Once in a while services need to participate in transactions. This is done to make sure that the business logic is carried out correctly, or completely canceled in case one of the services fail. Let's look at a classic example:
A bank application needs to transfer money from one account to another. Currently the bank system has two services:
- Deposit Service
- Withdrawal Service
Here is an illustration of the bank system:
|Service Transactions - a simple bank application using two services.|
In order to transfer money from one account to another, the bank application needs to call the withdrawal service and deposit service. For instance, first withdraw $100 from account A, and then deposit the $100 in account B.
If for some reason one of the two service calls fails, then the bank system will end up in an inconsistent state. If the bank system called the withdrawal service first and the deposit service call fails, then $100 will have been withdrawn without them being deposited anywhere. $100 were lost in cyberspace. If, on the other hand, the deposit service was called first and then the withdrawal service fails, then $100 will have been deposited without being withdrawn from any account. $100 was created out of thin air.
The solution to this problem is to have the withdrawal and deposit service calls be executed as a single, atomic action. This is what transactions are for.
Transactions as Atomic Actions
A transaction groups one or more actions together, and makes sure they are executed as if it was just a single action. If one of the actions fail, all of the actions fail. Only if all actions succeed will the result of the actions be "committed" (permanently stored) to the system.
Here is an illustration of the withdrawal and deposit service being grouped into a transaction:
|Service Transactions - two services grouped into a single transaction.|
Two Phase Commit Transactions
Services participating in a transaction needs to be coordinated in order to assure that either all or non of the services called "commit" their actions within that transaction. A popular way to coordinate such distributed transactions is the "Two Phase Commit" protocol.
The two phase commit protocol consists of three steps:
- Begin Transaction
- Prepare Phase
- Commit Phase
First all participants are told to participate in a transaction. From this point on, all actions carried out by each participant refering to this transaction, must be carried out as a single action (all or non). The actions cannot be committed to the main system yet, but must be kept internally in the participant (service), until the participant is instructed to commit the actions.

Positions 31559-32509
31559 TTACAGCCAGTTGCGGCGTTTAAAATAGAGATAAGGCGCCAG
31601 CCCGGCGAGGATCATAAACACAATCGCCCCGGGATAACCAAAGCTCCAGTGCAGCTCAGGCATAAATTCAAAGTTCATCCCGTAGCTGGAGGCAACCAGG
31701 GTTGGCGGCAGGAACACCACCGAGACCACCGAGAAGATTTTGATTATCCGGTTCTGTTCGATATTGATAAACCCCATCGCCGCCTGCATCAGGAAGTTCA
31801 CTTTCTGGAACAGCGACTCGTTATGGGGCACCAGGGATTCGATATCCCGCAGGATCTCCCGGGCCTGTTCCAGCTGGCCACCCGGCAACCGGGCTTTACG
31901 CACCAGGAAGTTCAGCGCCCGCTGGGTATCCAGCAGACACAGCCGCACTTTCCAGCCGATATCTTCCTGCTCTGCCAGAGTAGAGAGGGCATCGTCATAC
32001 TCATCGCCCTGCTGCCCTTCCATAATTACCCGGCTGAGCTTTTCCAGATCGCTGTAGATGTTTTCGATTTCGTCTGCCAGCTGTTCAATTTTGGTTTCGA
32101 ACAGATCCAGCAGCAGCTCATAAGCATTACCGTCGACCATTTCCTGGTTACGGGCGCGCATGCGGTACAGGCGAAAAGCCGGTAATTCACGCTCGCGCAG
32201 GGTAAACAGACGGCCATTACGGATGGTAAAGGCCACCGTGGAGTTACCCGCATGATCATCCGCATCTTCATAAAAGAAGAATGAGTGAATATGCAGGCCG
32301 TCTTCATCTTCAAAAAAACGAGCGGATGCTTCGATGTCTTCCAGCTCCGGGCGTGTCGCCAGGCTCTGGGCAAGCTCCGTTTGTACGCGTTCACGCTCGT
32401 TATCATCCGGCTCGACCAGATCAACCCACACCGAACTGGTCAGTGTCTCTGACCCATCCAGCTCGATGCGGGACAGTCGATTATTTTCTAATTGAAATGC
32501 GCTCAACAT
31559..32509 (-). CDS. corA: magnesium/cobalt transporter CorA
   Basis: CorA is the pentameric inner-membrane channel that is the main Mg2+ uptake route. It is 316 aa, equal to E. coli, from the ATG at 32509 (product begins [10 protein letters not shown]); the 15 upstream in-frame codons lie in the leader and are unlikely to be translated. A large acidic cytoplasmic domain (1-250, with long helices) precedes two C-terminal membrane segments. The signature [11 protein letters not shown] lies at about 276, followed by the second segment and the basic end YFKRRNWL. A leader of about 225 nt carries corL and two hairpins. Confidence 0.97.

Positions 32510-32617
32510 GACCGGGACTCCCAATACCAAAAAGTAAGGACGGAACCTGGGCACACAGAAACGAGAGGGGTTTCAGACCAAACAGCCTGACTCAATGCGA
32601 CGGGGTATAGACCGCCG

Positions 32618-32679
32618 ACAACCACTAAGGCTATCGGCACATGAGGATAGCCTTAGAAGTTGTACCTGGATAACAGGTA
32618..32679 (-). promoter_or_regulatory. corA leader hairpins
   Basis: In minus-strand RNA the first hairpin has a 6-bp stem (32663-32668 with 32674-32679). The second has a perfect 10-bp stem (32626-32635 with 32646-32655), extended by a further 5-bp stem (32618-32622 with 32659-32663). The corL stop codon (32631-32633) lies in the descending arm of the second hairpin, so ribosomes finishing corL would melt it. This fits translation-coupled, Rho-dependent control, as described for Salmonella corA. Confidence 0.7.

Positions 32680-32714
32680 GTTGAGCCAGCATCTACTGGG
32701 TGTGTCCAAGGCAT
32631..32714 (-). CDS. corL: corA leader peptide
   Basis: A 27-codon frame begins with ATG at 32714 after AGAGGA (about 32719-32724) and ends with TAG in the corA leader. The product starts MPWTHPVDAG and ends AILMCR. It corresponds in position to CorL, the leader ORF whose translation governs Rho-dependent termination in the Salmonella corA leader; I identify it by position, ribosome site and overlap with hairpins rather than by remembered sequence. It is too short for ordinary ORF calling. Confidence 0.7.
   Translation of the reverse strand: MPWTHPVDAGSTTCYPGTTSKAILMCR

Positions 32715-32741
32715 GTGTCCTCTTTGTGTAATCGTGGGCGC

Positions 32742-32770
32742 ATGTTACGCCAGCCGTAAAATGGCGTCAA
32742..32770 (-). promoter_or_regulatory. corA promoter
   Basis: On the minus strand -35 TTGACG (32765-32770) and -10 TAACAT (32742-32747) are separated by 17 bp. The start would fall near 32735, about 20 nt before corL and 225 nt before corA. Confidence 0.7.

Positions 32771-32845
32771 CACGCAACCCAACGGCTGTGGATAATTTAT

Second, once all actions are executed successfully by all participants, all participants (e.g. services) are ordered to move to the "prepare phase". Once a participant is successfully in prepare phase, the participant must guarantee that all actions carried out inside the transaction are ready to be committed. If the participant fails after it has successfully moved into the prepare phase, it must be able to commit the actions once the participant is functioning correctly again. In other words, the actions executed inside the transaction must be able to survive even a participant crash / reboot. This is usually done by writing a transaction log to a durable medium , e.g a hard disk.
If one of the participants cannot move to the prepare phase, all participants are ordered to rollback (abort) the transaction.
If all participants successfully move to the prepare phase, then all participants are now ordered to commit their actions. Once committed, the actions are then visible in the system, and permently executed.
A Two Phase Commit Weakness
The two phase commit protocol is not 100% secure. Imagine if a service crashes after entering the prepare phase. Now all services are requested to commit. Imagine that the failed service is the last service in the chain to be ordered to commit. But the commit order fails, because the service has crashed. All other services in this transaction would already have committed their actions, but not this last one.
Normally, the service would have to commit it's part of the transaction once the service is operational again. However, if the service never comes back up, then what? It's actions has not been committed, what is the status of the system then?
Here is an illustration of a two phase commit transaction where the last service fails to commit:
|Service Transactions - A two phase commit transaction failing.|
When multiple services are to participate in a transaction, some entity must coordinate the transaction. In other words someone has to say when the transaction begins, and when to move to the prepare and commit phases. This entity, the transaction coordinator, can be either:
- The application
- An enterprise service bus
- A separate transaction manager / service
In the example earlier in this text the application coordinated the transaction.
One Service Per Transaction
A way to simplify transaction management in a service oriented architecture is to design the services so each transaction is contained within a single service. For instance, in the example at the beginning of this text the money transfer would be implemented as a separate service, instead of a transaction involving two services. Here is how that would look:
|Service Transactions - Each transaction is contained within its own service.|